Tolstoy did not see how religious doctrine played a part in anyone’s life—“in intercourse with others it is never encountered, and in a man's own life he never has to reckon with it.”
Instead of pursuing what he saw as an empty faith, he says, “I tried to perfect myself mentally—I studied everything I could, anything life threw in my way; I tried to perfect my will, I drew up rules I tried to follow.” His self-centered attempts soon led to wanting to appear more perfect than others.
So he did whatever he wanted, and the older he grew, and the more he watched others, he knew he had to make progress. He wanted to be good but saw that he was alone in this desire. As he describes his military life, Tolstoy lists all of his sins, but as he turned to writing in his twenties, his fellow writers were no different at heart than the soldiers and officers he lived among for so long. It wasn’t long before he realized that “the superstitious belief in progress is insufficient as a guide to life. I had to know why I was doing it.”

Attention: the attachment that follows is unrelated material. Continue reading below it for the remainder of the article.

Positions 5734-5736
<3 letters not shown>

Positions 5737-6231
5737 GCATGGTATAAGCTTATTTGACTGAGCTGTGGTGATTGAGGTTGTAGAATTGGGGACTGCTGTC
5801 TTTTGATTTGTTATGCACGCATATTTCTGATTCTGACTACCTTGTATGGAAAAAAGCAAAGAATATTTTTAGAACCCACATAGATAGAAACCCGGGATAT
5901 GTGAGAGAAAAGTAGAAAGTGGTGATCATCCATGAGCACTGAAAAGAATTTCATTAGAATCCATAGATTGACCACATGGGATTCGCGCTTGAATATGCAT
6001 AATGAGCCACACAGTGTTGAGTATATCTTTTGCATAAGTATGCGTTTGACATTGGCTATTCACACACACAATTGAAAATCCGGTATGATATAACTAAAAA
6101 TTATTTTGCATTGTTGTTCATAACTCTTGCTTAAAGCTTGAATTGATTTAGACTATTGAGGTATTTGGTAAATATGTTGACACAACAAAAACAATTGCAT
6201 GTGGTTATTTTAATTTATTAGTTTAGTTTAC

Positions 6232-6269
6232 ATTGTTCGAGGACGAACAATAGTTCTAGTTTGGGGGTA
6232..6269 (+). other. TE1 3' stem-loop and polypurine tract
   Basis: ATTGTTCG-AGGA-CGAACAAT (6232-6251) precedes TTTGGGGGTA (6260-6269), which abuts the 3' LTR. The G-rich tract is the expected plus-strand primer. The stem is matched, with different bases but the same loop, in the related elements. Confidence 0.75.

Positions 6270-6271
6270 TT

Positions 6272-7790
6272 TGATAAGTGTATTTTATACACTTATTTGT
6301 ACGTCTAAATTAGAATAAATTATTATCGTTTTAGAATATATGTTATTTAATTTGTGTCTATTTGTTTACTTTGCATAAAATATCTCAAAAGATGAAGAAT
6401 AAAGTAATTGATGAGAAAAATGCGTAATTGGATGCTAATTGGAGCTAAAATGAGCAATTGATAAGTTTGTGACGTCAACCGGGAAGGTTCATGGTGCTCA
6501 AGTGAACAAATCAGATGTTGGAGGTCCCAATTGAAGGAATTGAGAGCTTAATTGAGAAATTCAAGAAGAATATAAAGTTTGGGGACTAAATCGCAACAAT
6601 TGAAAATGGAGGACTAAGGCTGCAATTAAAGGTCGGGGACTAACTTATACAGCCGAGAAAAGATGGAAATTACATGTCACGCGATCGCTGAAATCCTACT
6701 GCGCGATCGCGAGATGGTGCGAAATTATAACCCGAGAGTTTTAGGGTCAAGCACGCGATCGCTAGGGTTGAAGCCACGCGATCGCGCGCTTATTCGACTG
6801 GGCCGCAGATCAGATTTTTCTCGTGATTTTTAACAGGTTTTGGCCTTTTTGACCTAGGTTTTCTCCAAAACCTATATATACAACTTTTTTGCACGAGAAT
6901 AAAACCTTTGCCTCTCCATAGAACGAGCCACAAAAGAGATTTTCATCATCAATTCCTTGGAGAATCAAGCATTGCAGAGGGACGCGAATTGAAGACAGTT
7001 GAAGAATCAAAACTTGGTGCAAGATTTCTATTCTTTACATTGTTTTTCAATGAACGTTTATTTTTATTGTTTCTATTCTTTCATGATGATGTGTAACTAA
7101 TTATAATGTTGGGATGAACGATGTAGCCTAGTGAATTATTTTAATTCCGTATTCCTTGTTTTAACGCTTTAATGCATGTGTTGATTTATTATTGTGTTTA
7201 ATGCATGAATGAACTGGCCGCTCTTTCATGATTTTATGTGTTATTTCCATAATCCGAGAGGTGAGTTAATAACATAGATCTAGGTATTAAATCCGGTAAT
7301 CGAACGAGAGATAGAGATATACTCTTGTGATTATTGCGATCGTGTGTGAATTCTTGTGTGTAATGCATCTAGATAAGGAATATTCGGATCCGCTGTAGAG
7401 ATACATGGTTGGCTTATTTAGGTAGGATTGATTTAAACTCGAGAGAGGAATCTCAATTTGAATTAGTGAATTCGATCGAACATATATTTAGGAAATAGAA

It makes me remember a phrase from long ago, “the cult of progress.” In a writer’s life today, it’s still a mantra.
But then in Chapter 3, Tolstoy turns his thoughts to education as he considered plans for his own children someday. “I would say to myself: ‘What for?’” He was really asking how do we teach if we’ve never been taught--
In reality I was ever revolving round one and the same insoluble problem, which was: How to teach without knowing what to teach. In the higher spheres of literary activity I had realized that one could not teach without knowing what, for I saw that people all taught differently, and by quarreling among themselves only succeeded in hiding their ignorance from one another. But here, with peasant children, I thought to evade this difficulty by letting them learn what they liked. It amuses me now when I remember how I shuffled in trying to satisfy my desire to teach, while in the depth of my soul I knew very well that I could not teach anything needful for I did not know what was needful. After spending a year at school work I went abroad a second time to discover how to teach others while myself knowing nothing."